An easy way to arouse fear in someone, is to disempower them. Take away that which gives them the ability to fight back, and the “fight or flight” response to stressful situations becomes just, flight. Daylight places you into decrepit, run-down, empty levels with nothing but a cellphone with the flashlight turned on. What should be a rollercoaster of emotions is everything but. What we get is a predictable and banal story. For a horror game, the only sounds produced while playing, are audible groans and laughter instead of shrieks in terror.
Daylight begins abruptly, with absolutely no setup to the goings on. What you do know, is that you are Sarah. She has a mystery to solve, her life. A strange man by the name of Dr. Mercer, who sounds like a low-rent Vincent Price, calls you frequently as you discover new things in the environment. Early on, arcane writings appear on your arms as you work to unravel the mystery. In concept, the story is somewhat interesting. In practice however, it’s a very clichéd tale with trite, one-sided dialogue as Sarah mainly talks to herself, or Dr. Mercer just talking to her. Never do they speak in open dialogue to one another, which is strange. Sarah’s external thoughts come off very weak and often repeats, suggesting to the player when they should be scared of something. Sarah doesn’t properly react to the supernatural happenings, and usually says something without anything actually happening in-game.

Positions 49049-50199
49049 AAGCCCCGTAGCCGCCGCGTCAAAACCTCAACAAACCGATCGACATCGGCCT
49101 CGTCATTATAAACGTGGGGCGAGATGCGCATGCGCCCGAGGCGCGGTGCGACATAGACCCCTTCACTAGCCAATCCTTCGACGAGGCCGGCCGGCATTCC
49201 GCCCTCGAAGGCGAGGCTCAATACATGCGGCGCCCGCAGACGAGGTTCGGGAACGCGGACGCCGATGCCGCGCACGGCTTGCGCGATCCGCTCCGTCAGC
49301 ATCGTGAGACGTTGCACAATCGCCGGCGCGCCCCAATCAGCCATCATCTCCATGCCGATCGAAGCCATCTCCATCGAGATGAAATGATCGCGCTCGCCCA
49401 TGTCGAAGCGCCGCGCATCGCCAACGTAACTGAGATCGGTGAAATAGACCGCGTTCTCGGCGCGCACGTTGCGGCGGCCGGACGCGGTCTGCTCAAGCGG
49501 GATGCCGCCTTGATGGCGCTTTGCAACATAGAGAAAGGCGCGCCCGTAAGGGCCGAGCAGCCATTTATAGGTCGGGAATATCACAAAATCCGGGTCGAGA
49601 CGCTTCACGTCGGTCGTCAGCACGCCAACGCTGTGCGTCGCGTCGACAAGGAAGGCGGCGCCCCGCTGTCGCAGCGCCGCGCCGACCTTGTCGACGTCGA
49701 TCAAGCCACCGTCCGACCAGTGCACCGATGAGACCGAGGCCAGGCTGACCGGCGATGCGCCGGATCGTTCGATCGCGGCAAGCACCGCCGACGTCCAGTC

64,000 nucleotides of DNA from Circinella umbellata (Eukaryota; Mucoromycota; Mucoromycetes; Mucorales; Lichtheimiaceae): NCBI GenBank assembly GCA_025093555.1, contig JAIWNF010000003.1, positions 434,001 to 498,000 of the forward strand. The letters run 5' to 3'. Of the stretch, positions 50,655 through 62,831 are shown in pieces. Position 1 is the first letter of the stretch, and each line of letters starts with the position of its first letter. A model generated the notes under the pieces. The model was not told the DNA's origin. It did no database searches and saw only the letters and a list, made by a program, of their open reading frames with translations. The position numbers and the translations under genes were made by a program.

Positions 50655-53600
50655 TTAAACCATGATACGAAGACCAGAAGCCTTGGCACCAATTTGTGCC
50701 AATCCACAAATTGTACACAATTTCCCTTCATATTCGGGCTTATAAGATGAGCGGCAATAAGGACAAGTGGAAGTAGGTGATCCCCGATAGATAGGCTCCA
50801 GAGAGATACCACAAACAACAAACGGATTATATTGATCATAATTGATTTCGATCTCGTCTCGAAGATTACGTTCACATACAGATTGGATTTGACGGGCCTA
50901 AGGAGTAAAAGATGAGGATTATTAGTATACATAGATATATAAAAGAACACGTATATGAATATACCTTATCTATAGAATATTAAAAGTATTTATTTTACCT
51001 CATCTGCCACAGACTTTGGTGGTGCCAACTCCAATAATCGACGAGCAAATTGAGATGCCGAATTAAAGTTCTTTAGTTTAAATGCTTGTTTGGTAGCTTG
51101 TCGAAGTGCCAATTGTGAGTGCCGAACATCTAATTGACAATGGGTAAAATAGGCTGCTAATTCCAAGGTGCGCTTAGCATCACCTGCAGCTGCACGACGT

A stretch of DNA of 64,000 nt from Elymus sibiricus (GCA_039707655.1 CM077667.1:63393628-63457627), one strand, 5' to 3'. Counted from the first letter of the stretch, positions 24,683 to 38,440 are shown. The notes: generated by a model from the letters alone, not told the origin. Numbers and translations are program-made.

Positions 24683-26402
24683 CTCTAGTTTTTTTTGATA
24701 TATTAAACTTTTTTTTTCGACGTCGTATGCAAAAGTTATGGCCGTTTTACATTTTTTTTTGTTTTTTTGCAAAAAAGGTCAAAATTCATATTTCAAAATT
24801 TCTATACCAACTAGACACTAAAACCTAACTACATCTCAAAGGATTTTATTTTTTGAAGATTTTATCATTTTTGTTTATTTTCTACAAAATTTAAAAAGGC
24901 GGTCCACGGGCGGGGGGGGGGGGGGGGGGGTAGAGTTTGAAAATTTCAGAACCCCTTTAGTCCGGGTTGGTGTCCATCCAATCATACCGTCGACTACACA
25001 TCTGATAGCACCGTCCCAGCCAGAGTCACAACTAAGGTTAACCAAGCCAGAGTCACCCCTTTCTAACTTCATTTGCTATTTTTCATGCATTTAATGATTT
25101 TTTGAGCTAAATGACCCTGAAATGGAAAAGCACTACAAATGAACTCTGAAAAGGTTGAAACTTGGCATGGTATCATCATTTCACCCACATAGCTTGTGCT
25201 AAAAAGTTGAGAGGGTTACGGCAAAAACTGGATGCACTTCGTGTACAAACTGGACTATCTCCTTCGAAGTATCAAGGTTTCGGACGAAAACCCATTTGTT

A ridiculous amount of exposition is told through pieces of paper in the form of typed letters and hand-written notes left around, or nailed to a wall. These serve as the game’s collectibles, but fill in large gaps in story that the game is not willing to surface in any other way. Getting from level to level is formulaic: find all the remnants, retrieve an item that acts as a key, run around like an idiot, and bring it to the place that unlocks the next area. This continues for the rest of the game. For the sake of simply having quiet moments in the game, oversimplified environmental puzzles have you moving boxes just a few feet here or there just to climb over them. That’s it. It’s nothing taxing on the mind, but it only exists to introduce variety and not be anything worthwhile to the experience.
Navigating the cramped hallways of most of the locations is incredibly atmospheric and immersive. There are allusions to a once-functioning facility from the aforementioned notes that are randomly placed around the level. You can highlight clues by cracking a glowstick, which unnaturally lights the area around you. When being pursued by horrific souls, you can pop a flare to burn them with the intensity of the light produced and give yourself a longer view distance. This is helpful, as nearly every place you traverse is devoid of any helpful light. Both items are a finite resource, and don’t last more than a few minutes each use. Glowsticks and flares can be replenished by searching cabinets or bags, so as quickly as they burn, you’ll be back in stock not long after.